Oregon’s Trail through Time: How do you protect a historic artifact from the development it catalyzed?

IMG_8067This feature appeared in the March 7, 2016 special travel issue of High Country News:

Ignore the cold that stiffens your fingers this blustery November day. Ignore the snow atop the distant mountains and the seed-flecked mud that weights your boots. Forget the Jeep Cherokee you came in. None of that was here, in eastern Oregon, in late summer when they crossed.

“You’ve gotta pretend,” says Gail Carbiener, “that it’s 100 degrees.”

I close my eyes. Beneath my feet are the ruts of the Oregon Trail, left by thousands of covered wagons that settlers used to haul belongings from Missouri to the valleys beyond the Cascades, back during the 1840s, ’50s and ’60s. Even then, the route wasn’t new: Fur trappers and missionaries used it, and so, for millennia, did Native peoples.

Today, it’s the designated Oregon National Historic Trail, administered by the National Park Service and mostly visited by history enthusiasts like Carbiener and his wife, Muriel. This particular stretch, northwest of Ontario, Oregon, was a brutally dry 25 miles between the algae-choked Malheur River and a final crossing of the Snake River called Farewell Bend. I conjure creaking leather, plodding livestock, and sunburnt families on foot. It’s not easy: The ruts look more like an eroded ditch grown over with sagebrush. I can faintly hear traffic on Interstate 84, out of sight beyond a hill that fails to conceal a cellphone tower.

The visual intrusion makes 81-year-old Carbiener scowl beneath his John Deere ball cap, but otherwise, the white-grassed hills appear mostly unchanged since the 19th century. That’s why the Carbieners so love this spot, called Birch Creek. Those early travelers “would talk about coming up to a ridge, and as far as the eye could see, they saw wagons,” Gail Carbiener continues. “And so the dust here was unbelievable. The diaries would say that it was so thick, we can’t see the oxen in front of the wagon.”

To complete the scene, I glance at Muriel Carbiener. She performs living history at the High Desert Museum in Bend, where the couple lives, and today, she’s in character. A bonnet covers her close-cropped hair and a floral-print dress hangs to her ankles, cinched with a slightly tattered apron. “And of course there’s a corset,” the diminutive 79-year-old laughs, to “keep the girls in. Do you want to walk 2,000 miles without any support?” More…

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The day I tried to love ticks

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This post appeared in The Last Word on Nothing on February 26, 2016.

There’s a certain category of mundane but distinctly unpleasant discovery: The blueberries you just mixed in your oatmeal explode mold into your mouth at 6 a.m. You read that Donald Trump won the Nevada Republican caucuses. You roll over in bed to find a tick lodged midriff-deep in your shoulder, wiggling about with a tenacity that suggests she plans to spelunk all the way through to your lungs.

“Fortuitously, the antibiotic you take prophylactically for Lyme disease is also the one you take to treat Chlamydia,” the doctor tells me cheerfully a day later when he checks the bruised and swollen bite and gives me a prescription. I stare at him, wondering why he thinks I need this information. It’s unlikely that I’ve got Lyme. Though local incidence is going up, Oregon saw only 44 reported cases in 2014 and Washington generally gets fewer than 30 a year – with just zero to three stemming from local ticks. But the fact that odds are in my favor fails to cheer me as I pluck tick after ever-more-engorged tick from my dog over the next several days. They’re small and hide well in her fur, so unless they pop out of her ears and stroll calmly across her face (some do) I can’t seem to find them until they’re attached and on their way to becoming fat and shiny as coffee beans.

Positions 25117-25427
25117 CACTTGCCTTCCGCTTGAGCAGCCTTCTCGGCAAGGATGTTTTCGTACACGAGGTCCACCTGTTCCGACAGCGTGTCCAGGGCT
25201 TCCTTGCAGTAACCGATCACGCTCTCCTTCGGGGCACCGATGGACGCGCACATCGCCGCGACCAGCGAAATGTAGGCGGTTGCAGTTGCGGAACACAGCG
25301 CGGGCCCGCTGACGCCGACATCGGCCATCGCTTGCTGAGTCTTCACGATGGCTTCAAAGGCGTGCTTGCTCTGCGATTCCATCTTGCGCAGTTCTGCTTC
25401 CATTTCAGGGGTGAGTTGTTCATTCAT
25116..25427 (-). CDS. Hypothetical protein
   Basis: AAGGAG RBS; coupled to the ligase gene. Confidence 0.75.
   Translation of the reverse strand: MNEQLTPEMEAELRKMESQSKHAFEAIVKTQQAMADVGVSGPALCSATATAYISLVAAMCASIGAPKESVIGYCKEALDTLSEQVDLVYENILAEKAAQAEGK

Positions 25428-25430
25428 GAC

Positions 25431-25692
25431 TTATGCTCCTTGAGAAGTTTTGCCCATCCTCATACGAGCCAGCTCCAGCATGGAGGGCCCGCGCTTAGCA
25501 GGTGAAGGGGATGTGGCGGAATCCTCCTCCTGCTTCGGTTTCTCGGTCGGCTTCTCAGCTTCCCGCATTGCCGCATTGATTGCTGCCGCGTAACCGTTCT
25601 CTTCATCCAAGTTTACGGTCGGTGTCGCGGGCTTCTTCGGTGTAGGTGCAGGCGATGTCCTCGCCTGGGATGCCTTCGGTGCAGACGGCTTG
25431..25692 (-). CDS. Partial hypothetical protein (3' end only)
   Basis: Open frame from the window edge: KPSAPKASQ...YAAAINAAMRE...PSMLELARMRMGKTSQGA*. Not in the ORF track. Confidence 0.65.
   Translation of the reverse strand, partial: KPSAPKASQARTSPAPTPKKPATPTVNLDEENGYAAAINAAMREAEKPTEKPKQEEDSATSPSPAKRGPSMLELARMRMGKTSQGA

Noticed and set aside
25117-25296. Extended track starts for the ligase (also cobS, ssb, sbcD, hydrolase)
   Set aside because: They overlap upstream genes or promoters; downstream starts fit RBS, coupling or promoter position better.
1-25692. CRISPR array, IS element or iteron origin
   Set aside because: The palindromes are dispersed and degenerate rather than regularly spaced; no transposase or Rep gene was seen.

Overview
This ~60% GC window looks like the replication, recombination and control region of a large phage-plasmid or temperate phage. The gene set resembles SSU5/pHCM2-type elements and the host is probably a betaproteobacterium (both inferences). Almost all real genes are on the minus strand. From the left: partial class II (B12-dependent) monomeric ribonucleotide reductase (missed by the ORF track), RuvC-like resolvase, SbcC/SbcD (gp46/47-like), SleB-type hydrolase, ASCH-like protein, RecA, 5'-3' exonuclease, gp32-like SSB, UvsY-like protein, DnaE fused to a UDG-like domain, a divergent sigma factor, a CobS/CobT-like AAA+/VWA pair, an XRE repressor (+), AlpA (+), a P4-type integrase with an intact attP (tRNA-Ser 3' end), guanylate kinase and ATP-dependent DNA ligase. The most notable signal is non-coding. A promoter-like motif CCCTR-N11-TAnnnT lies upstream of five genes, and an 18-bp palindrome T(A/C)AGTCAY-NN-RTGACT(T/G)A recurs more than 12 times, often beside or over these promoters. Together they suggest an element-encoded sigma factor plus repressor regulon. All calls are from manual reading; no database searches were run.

Their emergence is, of course, just as much a sign of spring as the lovely purple grass widows my friend Roger and I had been out looking for when tickmageddon started last Saturday. By tick 10, I started to wonder: Aside from their reputation for transmitting more diseases than any other blood-sucking arthropod, why shouldn’t I find a way to appreciate ticks, too – from a safe distance away? Maybe I could even learn to love them a little bit. Continue reading The day I tried to love ticks

The masks we wear

This is crossposted from The Last Word on Nothing, a science writing blog where I just became a regular contributor!

Revised alien

When I put on the metallic silver unitard and homemade alien mask that rainy morning, I had no idea that I was about to embark on one of the most stressful weekends of my life.

How could I? I love wearing costumes. One Halloween, I dressed as a vulture-like Skeksis from Jim Henson’s The Dark Crystal, and stalked through the local grocery sniffing packages of meat. Another, I made 30 little men out of fabric and baling wire, gluegunned toothpick spears into their tiny mitts, and sewed them all over my clothes. When my friends asked what I was, I screamed that I was “being attacked by tiny people!”

A mask gives you freedom to reinterpret yourself. Sort of like the way being drunk cleanses you of all your inhibitions: Maybe you dance “15,000 times better in costume than out,” as one of my friends puts it, or maybe you finally have an excuse to talk to that cute stranger dressed as a box of wine. To wear a costume is to take on a sort of power.